Joint production and consumption in traditional households: Fuelwood and crop residues in two districts in Nepal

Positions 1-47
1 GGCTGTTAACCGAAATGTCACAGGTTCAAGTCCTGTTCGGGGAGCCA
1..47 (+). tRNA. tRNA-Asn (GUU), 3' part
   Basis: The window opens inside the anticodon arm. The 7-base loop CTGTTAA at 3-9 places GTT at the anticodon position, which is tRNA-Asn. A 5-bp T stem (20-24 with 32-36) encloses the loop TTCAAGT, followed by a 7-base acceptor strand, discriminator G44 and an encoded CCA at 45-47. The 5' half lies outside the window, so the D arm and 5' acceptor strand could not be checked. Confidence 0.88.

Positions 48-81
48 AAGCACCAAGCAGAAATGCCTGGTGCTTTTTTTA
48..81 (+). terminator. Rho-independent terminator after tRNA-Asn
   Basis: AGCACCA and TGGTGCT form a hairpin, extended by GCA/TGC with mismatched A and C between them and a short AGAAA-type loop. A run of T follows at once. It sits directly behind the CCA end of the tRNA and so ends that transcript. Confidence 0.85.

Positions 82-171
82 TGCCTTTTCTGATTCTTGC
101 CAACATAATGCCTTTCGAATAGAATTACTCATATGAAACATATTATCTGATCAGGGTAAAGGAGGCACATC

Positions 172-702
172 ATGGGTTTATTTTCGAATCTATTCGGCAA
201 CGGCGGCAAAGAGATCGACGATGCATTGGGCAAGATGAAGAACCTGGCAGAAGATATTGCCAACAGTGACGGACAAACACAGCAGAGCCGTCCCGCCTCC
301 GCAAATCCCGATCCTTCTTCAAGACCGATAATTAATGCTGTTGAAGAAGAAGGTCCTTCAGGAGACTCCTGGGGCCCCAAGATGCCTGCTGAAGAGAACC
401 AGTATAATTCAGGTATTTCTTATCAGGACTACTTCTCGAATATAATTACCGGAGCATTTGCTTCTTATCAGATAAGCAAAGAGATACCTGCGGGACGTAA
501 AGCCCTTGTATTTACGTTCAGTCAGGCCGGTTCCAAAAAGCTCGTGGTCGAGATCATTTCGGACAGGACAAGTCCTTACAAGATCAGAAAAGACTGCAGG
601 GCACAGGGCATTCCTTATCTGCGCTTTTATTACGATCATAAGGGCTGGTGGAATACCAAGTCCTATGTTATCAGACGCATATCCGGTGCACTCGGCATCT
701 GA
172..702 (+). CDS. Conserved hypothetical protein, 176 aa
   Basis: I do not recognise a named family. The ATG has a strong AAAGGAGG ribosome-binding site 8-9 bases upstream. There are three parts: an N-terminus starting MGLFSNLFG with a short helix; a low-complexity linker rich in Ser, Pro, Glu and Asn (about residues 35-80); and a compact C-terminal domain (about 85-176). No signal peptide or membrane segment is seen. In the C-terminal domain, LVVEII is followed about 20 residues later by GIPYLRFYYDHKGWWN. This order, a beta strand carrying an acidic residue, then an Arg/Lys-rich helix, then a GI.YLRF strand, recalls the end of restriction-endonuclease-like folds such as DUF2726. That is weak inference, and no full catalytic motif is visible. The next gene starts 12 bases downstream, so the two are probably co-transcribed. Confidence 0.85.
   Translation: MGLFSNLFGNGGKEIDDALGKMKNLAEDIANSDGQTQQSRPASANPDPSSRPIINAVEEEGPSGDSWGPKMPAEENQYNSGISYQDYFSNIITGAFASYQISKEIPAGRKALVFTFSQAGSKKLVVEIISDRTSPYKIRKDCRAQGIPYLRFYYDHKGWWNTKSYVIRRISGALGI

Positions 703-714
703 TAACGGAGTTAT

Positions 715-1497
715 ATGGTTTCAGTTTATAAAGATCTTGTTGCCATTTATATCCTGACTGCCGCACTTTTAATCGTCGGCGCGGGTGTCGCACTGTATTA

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Forest conversion by agricultural households is the leading cause of deforestation. Yet we know little about agricultural household use of forest and tree products. This article measures household production of and demand for fuelwood and fuel substitutes in two districts in Nepal. Women play a larger role in collection in the district dependent on production from common forestlands. Men and agricultural capital are more important inputs in the district dependent on production from private lands. The article also measures demand elasticities for fuelwood, combustible agricultural residues, and improved stoves (a technological substitute), each by household income group. All price and income demand elasticities are less than one. The substitution elasticities between residues and fuelwood are less than one. Residues are more important substitutes for low income households and improved stoves are more important substitutes for high income households.